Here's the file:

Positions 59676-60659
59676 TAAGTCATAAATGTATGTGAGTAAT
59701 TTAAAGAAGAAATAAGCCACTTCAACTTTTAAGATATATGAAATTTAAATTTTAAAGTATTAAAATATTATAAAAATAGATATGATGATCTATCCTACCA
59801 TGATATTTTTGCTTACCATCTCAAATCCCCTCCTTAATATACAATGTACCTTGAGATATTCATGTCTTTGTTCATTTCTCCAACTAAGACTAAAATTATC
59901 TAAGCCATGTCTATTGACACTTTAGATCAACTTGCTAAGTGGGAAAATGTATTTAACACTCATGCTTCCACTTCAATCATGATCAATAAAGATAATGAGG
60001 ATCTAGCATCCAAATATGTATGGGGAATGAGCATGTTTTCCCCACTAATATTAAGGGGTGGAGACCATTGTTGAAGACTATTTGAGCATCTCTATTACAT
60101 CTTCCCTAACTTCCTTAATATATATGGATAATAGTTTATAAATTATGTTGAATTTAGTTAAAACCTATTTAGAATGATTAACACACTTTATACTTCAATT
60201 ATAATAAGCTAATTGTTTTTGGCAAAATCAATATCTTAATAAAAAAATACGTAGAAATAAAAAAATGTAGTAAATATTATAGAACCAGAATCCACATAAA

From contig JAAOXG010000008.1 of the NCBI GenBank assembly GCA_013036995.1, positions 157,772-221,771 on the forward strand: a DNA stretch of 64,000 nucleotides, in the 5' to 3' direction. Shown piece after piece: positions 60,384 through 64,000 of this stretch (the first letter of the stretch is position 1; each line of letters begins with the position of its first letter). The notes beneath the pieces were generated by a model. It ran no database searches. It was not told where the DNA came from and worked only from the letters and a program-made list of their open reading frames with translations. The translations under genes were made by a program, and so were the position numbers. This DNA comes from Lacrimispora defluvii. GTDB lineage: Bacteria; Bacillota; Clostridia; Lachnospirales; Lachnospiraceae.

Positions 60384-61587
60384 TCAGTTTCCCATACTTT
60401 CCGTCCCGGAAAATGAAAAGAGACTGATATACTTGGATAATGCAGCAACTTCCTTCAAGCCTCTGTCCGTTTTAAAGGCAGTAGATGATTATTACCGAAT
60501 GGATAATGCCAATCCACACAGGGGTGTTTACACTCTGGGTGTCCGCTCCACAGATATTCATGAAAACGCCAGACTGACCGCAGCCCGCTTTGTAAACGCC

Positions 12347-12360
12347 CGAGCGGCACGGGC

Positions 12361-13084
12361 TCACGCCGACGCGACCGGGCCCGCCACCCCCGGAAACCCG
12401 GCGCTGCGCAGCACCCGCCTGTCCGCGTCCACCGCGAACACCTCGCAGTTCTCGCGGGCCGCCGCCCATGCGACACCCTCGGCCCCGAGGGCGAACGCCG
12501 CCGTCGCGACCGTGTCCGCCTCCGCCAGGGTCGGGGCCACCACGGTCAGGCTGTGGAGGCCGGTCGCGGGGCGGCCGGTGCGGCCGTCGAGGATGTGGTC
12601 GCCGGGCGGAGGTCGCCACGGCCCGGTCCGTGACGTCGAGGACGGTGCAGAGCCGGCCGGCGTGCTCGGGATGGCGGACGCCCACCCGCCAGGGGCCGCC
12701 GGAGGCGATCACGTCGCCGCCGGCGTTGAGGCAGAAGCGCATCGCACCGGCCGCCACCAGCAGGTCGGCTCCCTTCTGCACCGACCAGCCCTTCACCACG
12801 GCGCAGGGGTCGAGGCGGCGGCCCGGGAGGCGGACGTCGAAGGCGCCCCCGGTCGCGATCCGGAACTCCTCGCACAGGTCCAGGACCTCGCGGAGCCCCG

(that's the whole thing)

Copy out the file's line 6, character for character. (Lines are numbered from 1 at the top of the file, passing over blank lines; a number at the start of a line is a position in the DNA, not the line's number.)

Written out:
60001 ATCTAGCATCCAAATATGTATGGGGAATGAGCATGTTTTCCCCACTAATATTAAGGGGTGGAGACCATTGTTGAAGACTATTTGAGCATCTCTATTACAT